When Can I Start Bathing My Kitten?

"I don't know if I like the sound of a bath."
i Martin Poole/Digital Vision/Getty Images

It can be daunting to try anything new on kittens, especially bathing. Since most adult felines despise water, it can be a safe assumption to think that a kitten may not love it too much, either. However, starting early can often help in the long run.

Cleaning Young Kittens

In the earliest days and weeks of a kitten's life, actual bathing may not be the most suitable idea, although that doesn't mean cleanliness has to go out the window. Mother cats, when around, usually handle a lot of their kittens' basic grooming demands, although it may be necessary for you, as a caretaker, to occasionally help things along. Do this by employing a hygienic and moistened soft cloth or cotton balls, both of which can be effective in softly eliminating debris, dirt or any remnants of stool on the kitten's body.

"Real Bathing"

If a kitten is at least 8 weeks of age, you can begin to bathe him using kitten shampoo, according to the Animal Compassion Network. Never use shampoos made for people or for cats of any age. Grooming products made for people are way too aggressive for felines, especially wee kittens. Instead, take the safe and smart route and opt for a gentle kitten-specific shampoo. Take great care to ensure that you never allow any water or kitten shampoo to get inside your little one's mouth, ears or eyes.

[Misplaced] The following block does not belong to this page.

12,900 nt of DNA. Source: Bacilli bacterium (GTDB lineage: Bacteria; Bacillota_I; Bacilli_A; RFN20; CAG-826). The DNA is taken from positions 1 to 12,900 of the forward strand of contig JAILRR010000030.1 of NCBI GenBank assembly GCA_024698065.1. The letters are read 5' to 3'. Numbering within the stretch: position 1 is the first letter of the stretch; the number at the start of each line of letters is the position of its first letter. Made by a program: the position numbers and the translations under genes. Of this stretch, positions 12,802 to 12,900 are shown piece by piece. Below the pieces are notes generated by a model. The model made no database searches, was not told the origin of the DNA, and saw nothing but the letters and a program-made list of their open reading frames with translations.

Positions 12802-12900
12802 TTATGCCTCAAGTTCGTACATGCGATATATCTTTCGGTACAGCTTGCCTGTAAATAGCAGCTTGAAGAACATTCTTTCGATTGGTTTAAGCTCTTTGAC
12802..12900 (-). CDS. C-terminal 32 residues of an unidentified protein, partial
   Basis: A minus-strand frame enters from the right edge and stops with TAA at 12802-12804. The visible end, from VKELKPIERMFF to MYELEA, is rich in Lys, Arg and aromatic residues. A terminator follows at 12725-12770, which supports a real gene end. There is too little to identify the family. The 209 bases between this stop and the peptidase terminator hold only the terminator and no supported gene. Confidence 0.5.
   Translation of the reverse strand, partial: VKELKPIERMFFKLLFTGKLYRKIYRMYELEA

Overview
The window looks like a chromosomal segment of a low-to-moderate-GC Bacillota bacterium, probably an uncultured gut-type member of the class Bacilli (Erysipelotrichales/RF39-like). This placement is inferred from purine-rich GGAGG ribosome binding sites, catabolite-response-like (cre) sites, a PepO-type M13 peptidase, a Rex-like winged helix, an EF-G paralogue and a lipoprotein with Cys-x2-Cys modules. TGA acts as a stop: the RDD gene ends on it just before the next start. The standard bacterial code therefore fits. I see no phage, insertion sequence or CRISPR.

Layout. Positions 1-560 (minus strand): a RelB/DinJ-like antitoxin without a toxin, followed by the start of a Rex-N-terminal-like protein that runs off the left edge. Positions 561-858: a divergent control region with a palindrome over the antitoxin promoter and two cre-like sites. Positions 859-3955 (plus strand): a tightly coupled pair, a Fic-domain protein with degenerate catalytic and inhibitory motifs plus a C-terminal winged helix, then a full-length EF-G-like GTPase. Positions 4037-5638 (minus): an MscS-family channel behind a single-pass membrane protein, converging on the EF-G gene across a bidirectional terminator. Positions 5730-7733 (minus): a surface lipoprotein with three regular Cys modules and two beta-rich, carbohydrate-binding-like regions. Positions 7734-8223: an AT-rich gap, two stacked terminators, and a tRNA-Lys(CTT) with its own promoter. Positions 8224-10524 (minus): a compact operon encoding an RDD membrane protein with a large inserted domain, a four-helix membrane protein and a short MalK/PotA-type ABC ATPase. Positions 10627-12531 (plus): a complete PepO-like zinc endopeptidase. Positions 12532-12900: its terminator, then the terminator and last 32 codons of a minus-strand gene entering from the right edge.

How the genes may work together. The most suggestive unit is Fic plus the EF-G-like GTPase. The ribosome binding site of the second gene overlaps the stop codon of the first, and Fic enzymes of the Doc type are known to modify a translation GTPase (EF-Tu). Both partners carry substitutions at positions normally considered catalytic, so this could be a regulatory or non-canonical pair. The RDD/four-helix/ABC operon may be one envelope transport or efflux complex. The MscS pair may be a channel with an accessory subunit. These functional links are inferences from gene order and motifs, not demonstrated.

Beginning Young

If you can start your kitten bathing at an early age -- say merely 8 weeks -- then it may be easier for you to continue bathing him on down the line. Although cats are meticulous groomers and don't usually need baths, bathing is sometimes inevitable. Whether your cat enthusiastically rolled around in mud on a rainy day or got some peanut butter all over her back, good, old-fashioned baths are sometimes the only solution. The longer you wait to start your cat, the harder it may be for her to take to the whole concept.

Handling Fleas

Fleas aren't uncommon in kittens, especially if they started their lives outdoors. In most cases of fleas, careful extraction of them with combs can be highly useful and reliable. In extreme cases, however, warm-water bathing may provide better results. It is crucial to immediately and exhaustively dry your kitten once his bath is completed, as coldness is a major concern in these youngsters. It is also important to never place wee kittens' bodies entirely in water.

Flea Product Caution

Flea medications and shampoos are often major no-nos to young kittens who are merely weeks old, so first always attain veterinary approval. Closely observe all product labeling. If your kitten is not old enough for a certain product, he must not use it under any circumstances, period. Flea products sometimes can be life-threatening to small kittens, so take this matter seriously. When it comes to fleas, immediate action is a must, otherwise it can bring upon anemia and other issues.

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